In many corporate finance departments, siloed data, systems, and processes hamper communication and hamstring efficiency. Treasury groups that can tear down those silos not only provide better support to the company, but also position themselves to play a more strategic role in the organization.
At DFC Global, an international, non‐bank financial services business, the treasury team played a leading role in an initiative to streamline processes from cash forecasting and financial risk management to reconciliations and accounting. The team also became a strategic partner for business units looking to grow through mergers and acquisitions (M&A) or even develop new product offerings.
Treasury & Risk talked to Eric Erickson, the company’s senior vice president and corporate treasurer, about how he has overseen the evolution of his function over the past two years.
T&R: What types of financial services does DFC Global provide?
Eric Erickson: We provide unsecured short‐term lending, secured pawn lending, check cashing, Western Union money orders and transfers, prepaid debit cards, and gold purchasing, primarily to unbanked or underbanked consumers. Our customers might have a bank account at a traditional bank, but they come to us for the convenience that we offer. We have 1,500‐plus retail locations, and they also provide services digitally. We have operations in Canada, the U.S., the U.K., Ireland, Poland, Spain, Finland, Sweden, Romania, and the Czech Republic, with retail stores in all of those countries except for the Czech Republic.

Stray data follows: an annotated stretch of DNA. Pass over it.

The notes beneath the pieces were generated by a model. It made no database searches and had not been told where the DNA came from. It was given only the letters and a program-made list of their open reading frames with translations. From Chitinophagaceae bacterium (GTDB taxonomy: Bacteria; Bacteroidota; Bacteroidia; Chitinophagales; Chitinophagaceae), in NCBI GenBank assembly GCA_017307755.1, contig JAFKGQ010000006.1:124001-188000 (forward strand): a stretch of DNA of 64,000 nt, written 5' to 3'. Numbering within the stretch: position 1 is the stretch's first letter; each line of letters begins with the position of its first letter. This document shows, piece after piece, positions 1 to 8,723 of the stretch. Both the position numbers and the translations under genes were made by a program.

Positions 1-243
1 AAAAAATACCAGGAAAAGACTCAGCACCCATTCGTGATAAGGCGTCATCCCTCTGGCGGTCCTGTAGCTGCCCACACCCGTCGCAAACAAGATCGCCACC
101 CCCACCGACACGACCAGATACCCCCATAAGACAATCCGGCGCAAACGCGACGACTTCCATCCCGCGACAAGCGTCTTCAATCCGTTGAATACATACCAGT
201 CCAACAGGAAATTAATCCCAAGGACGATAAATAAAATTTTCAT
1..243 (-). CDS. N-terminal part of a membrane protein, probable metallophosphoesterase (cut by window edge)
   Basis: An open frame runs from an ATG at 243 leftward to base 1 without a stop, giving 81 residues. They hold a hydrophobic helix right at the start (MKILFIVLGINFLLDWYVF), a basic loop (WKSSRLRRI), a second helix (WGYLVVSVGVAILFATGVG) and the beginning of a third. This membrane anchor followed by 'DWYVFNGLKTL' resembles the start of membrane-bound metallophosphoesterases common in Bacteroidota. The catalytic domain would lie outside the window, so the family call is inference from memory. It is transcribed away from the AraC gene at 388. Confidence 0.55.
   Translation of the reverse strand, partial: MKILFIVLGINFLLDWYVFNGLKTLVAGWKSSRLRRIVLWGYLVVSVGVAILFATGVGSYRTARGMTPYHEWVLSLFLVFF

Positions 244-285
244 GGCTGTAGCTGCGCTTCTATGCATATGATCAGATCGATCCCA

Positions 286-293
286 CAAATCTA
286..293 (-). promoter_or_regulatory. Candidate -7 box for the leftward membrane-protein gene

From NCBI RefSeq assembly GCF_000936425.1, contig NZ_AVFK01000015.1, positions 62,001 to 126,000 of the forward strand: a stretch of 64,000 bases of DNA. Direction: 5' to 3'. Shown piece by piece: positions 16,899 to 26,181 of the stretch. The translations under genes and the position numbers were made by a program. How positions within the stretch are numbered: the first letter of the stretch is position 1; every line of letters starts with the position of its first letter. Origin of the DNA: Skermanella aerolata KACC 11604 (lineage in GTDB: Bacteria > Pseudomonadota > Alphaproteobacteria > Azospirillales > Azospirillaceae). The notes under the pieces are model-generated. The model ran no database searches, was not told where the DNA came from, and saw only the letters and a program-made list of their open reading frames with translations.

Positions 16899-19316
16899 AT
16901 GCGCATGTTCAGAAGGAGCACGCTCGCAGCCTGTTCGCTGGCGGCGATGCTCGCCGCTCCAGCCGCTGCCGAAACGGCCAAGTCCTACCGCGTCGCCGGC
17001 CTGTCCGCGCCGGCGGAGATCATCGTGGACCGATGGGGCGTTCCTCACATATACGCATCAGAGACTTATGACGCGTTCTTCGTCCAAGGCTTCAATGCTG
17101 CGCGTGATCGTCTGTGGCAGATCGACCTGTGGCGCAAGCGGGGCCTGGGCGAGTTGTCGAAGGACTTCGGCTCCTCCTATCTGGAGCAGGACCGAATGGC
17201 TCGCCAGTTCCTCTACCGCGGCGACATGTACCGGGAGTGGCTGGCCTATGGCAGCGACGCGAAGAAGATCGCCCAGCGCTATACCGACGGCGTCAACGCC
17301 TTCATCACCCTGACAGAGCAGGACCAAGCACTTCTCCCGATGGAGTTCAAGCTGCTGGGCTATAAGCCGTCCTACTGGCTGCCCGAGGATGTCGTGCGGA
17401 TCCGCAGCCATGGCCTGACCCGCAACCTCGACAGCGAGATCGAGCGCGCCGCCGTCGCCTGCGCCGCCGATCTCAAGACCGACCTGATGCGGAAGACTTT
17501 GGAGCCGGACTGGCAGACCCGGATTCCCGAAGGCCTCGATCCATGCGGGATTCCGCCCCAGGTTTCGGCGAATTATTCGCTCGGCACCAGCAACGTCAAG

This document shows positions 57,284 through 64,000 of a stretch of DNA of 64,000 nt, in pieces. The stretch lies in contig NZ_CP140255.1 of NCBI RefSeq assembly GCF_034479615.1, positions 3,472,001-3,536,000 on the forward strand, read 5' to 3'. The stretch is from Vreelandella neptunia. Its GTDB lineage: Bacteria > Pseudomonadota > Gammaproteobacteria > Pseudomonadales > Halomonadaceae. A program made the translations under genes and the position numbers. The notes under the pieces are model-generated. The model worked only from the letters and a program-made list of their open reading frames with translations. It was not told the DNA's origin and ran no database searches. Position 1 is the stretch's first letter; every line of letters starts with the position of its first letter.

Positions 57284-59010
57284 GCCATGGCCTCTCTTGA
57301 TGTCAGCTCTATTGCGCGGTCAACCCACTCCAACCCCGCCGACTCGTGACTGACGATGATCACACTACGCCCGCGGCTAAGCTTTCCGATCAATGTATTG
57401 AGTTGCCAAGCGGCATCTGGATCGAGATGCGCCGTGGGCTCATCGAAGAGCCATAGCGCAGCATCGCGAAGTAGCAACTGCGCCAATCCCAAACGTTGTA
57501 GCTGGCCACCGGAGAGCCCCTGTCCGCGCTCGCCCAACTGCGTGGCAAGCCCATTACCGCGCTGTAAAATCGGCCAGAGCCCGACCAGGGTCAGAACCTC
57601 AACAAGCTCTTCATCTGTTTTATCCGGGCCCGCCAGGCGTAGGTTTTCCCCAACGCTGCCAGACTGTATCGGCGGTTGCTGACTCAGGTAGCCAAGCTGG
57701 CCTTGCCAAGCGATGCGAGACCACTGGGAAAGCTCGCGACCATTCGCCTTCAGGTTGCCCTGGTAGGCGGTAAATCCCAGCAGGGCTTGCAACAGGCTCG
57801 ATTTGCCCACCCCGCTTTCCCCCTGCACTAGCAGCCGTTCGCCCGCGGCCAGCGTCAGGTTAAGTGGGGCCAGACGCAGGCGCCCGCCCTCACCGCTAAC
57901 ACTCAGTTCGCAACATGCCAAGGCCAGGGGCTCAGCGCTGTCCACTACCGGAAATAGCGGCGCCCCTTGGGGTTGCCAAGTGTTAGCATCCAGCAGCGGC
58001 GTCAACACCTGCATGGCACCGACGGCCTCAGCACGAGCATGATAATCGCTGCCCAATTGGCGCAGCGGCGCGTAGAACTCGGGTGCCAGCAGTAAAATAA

T&R: What’s the role of the treasury function within this organization?
EE: We have a North American team of five professionals in Pennsylvania and a European team of five located in London. Both teams handle capital markets activity as well as cash management. In conjunction with the CFO, corporate treasury advises on our optimal capital structure, our debt levels, the types of debt instruments we use, and our maturity profile. We’re a U.S.‐based company, but most of our earnings are overseas, so we have to manage FX [foreign exchange] risk organically as well as synthetically through non-speculative hedging instruments.